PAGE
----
Though we told you about the project about half a year ago, we don't think construction has been going on for much more than a couple of months. Clearly, the developers are looking to put Pathmark out of business as quickly as possible.
It's a shame, really. Hopefully, both markets will be able to coexist successfully. We just aren't sure how.
Perhaps in your travels around town, you've stumbled upon a handsome but weary looking building on the northwest corner of 26th & Wharton. Wharton Hall, as the building was originally called when it was constructed in the late 1800s, has an interesting history and a potentially exciting future.
Wharton Hall in 1959
According to Hidden City, the building was originally used as a meeting hall and an occasional boxing venue, and was converted into a Catholic School in the 1920s. The school moved down the street in the late 1950s, and a photo shop took over the building for the next several decades. It's sat vacant, to our knowledge, for over a decade, and while its facade has deteriorated, the bones still look pretty good. A reader tipped us off recently, though, that the beat-up building is finally getting the love it's been craving for years.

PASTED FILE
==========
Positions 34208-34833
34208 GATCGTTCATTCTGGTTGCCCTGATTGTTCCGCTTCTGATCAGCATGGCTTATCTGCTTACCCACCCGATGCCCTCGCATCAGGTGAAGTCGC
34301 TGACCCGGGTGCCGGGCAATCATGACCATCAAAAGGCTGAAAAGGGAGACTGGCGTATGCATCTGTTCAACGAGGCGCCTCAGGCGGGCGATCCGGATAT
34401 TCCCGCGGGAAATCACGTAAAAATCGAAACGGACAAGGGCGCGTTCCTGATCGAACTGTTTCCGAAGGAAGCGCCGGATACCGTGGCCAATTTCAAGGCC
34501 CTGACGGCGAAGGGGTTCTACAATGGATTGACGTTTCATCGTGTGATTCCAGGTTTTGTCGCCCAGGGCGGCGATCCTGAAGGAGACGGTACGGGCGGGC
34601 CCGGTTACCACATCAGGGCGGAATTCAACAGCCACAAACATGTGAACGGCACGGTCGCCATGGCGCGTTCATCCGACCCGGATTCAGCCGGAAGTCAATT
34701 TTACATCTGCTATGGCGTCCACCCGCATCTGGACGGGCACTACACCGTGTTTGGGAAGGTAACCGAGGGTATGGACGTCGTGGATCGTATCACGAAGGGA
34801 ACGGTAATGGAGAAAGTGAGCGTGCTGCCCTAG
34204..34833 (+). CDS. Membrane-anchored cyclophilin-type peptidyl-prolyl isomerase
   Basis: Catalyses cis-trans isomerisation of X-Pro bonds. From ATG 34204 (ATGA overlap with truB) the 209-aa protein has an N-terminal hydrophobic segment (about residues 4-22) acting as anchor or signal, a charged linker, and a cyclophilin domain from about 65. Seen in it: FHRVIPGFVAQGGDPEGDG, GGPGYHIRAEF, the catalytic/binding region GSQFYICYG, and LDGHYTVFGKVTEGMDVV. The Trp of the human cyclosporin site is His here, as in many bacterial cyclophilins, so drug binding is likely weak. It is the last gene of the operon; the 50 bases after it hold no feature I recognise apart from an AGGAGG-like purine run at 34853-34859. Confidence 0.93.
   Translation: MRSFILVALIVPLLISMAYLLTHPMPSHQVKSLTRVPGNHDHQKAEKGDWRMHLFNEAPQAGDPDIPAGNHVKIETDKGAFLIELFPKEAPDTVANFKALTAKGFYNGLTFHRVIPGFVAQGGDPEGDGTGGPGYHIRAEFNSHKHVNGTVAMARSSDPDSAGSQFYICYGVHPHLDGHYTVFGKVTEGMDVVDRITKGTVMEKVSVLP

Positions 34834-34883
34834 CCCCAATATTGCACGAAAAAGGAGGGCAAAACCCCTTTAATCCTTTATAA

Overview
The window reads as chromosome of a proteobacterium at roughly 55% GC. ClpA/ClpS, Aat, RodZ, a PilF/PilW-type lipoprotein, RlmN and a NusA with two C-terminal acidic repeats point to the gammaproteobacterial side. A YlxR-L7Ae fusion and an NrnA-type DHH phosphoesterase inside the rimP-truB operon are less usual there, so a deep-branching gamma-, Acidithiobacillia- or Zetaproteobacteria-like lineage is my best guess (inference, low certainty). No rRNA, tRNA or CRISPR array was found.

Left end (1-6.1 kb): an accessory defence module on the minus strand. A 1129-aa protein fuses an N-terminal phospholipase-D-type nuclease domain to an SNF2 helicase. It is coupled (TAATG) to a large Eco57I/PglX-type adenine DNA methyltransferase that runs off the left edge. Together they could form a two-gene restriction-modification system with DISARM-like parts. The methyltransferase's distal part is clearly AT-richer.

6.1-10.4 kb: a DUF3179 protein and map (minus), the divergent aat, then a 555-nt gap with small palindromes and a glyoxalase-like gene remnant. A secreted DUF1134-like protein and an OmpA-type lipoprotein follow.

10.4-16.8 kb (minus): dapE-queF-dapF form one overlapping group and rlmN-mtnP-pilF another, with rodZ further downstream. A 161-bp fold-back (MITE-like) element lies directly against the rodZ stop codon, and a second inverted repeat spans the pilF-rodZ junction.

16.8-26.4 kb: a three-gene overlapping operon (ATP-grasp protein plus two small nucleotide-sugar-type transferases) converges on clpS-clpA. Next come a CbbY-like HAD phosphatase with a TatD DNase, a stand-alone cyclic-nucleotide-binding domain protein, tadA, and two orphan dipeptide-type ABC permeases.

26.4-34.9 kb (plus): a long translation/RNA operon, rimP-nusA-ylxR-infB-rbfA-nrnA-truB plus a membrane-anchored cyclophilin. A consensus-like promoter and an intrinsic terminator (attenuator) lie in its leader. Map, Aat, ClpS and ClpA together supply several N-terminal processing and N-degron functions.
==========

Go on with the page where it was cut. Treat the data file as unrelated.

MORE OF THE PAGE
We admit it- we're fans of the Grays Ferry Pathmark. It's large for a city supermarket, has a decent selection of products, offers some pretty good sales, is relatively clean, and the people who work there are generally friendly and pleasant.
Feels like home
For residents of Graduate Hospital, Point Breeze, and Grays Ferry, it's the most convenient option for shopping for large quantities of food, though without a car (or car share), it's considerably tougher to appreciate. Then again, with the high prices and poor selection at South Square Market and the never-ending lines at Trader Joe's, signing up for Zipcar to go to the Pathmark a couple times a month seems like a no-brainer.
Considering our fondness for the Pathmark, it's with a good bit of shock that we tell you that there's some surprising competition on the horizon. An eagle-eyed reader told us about a little sign they noticed earlier this week at the corner of 31st & Grays Ferry, on the site of a large vacant lot.
Now that Franklin Paine’s skate park is under construction and is poised to open by this summer, plans for additional skate parks have surfaced. Today, we have some info on the Grays Ferry Crescent Skate Park project, which will create a roughly 3,500 sqft skate park along the Grays Ferry Crescent. You may remember, we once took a photo-tour of this half-mile trail that runs along the east bank of the Schuylkill from 34th to Wharton Streets back when it first opened.